This blog is open for discussion about dogs. We want to hear what you have to say. Tell us your dog stories, about the jobs your dog performs, discuss your dogs favorite things, talk about any concerns or ask questions.
What an AWESOME foundation it will be too! Looking forward to seeing the new site go up! Wonderful.......Honored to be an Active Dogs, client and blogger.Dragon1
I had to retire my service dog 6 months ago and excited to hear that you will be starting your foundation soon. I am lost without my companion! Duke had given back my independence. So have lost alot. I will be watching your blog. Will you be doing a waiting list?
Yes, I will have a very smart female German Shepherd ready to place by spring, early summer, depending what will be required of her. She is 1.5 and is training very fast. I will be publishing a application but if you want to send me your facts I will consider them. I want to know the dog is placed into a good environment and the person who gets her will be able to support her with proper food and care. Things like vet costs etc. One never knows when an accident may happen. I will also consider a person on limited income if they have a statement from their vet that the vet will do pro bono work. LH
I have had my Labradoodle,Pixie, since she was 8 weeks old. She began training as my service dog within the first year. I have had arthritis since birth and it is decreasing my abilities as I get older. Without Pixie I could not enjoy a happy healthy life for myself and my son. Active dogs has helped supply Pixie with everything she needs to help me. I think it is wonderful you are giving of yourselves to help others. Keep up the great work!!!
As a long time customer of Activedogs.com products for my GSD service dogs, I'm very excited about your new service dog program using GSD's, they are an incredible breed and they are wonderful workers, as you know I have had 2 GSD's service dogs for my seizure's and help w/ my other disabilities as well, besides being my protectors. I can't wait to see more photos of the puppies... will you be sending more puppy photos? I wished that I had photos of Woody when he was a puppy he would have been an incredibly cute puppy, with BIG paws!Amando was my first GSD service dog for 8 yrs and passed away in May '06 and then I got Woody just days before Amando passed on and I believe that Amando's spirit was Woody's Guardian Angel, as that fateful day when Amando passed on, I had 3 really bad seizures and I had just received Woody from the Czech Republic and he wasn't trained yet for seizure work, but he was my saving grace, as when I awoke from my seizures, I was laying across his back! As Woody was not in the room w/ me on all three seizure episodes and he innately sensed my seizures and came to my rescue and did what he was going to be trained to do! GSD's are so incredible. Tho, I have had shelties for over 45 yrs and love them dearly, I will always have GSD's as my service dogs!!!Your SD program is very unique and I hope that I will one day be able to receive a trained GSD service dog when Woody is unable to fulfill his duty, as I can't repeat what happened to me w/ Amando, as I was trying to find a replacement trained service dog BEFORE Amando passed on, and I looked for over 1.5 yrs and was unsuccessful, as I was put on many waiting lists and most of those programs were not for GSD's, tho one was specifically for GSD's seizure dogs but there was a 4 yr waiting list... that would mean that I would have to submit my application now, as Woody is already 4 yrs old, and he would be 8 yrs by the time they had a dog for me on their waiting list... Please keep me informed on ALL of your updates and progress of your new SD program, and I would like to be put on your waiting list.PAWSitively yours; KDM and Woody, CSD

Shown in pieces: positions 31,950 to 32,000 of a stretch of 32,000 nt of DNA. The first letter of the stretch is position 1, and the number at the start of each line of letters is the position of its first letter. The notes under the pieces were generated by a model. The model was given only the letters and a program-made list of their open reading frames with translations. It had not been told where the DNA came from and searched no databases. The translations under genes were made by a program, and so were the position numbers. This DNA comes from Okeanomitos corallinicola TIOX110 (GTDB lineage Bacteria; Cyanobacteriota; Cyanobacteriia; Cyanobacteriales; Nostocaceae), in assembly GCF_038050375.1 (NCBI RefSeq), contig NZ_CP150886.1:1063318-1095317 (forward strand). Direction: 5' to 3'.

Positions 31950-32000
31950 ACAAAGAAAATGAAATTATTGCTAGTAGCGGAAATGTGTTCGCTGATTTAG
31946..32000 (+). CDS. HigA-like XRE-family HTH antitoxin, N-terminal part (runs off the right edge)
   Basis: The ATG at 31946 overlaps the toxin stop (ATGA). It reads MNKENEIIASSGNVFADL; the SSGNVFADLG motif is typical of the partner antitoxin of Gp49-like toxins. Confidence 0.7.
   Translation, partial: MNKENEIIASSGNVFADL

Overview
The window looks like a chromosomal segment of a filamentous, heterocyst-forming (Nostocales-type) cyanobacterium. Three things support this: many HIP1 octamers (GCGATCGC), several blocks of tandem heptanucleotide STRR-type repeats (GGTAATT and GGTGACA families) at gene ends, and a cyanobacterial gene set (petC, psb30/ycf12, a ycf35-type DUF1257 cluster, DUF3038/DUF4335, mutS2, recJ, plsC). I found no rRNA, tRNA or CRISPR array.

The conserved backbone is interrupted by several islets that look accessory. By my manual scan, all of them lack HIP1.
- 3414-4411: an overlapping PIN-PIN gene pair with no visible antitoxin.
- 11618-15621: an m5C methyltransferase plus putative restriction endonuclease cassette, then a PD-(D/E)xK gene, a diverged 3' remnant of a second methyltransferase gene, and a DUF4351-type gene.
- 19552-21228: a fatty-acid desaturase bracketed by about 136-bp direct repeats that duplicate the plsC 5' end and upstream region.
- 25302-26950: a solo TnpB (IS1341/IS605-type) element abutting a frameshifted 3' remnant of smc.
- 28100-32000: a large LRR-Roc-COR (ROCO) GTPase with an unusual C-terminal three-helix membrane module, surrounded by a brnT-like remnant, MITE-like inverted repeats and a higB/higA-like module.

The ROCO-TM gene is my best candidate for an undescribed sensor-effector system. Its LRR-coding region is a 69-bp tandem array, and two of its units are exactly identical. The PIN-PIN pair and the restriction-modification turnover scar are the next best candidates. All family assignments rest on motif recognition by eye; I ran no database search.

I will send you my info by email. Thanks for answering my 1/19/2009 post. DJ
I think it's a good thing that you are taking into account the ability of the new owners of your service dogs to treat them medically. I know all too well what happens when an owner can't afford emergency care as I work in an emergency vet hospital. Just recently we had a guide dog come in who's owner could not afford life-saving surgery to remove a foreign body. While all people with disabilities that need dogs should be able to have them, we must take into account what happens when money runs short.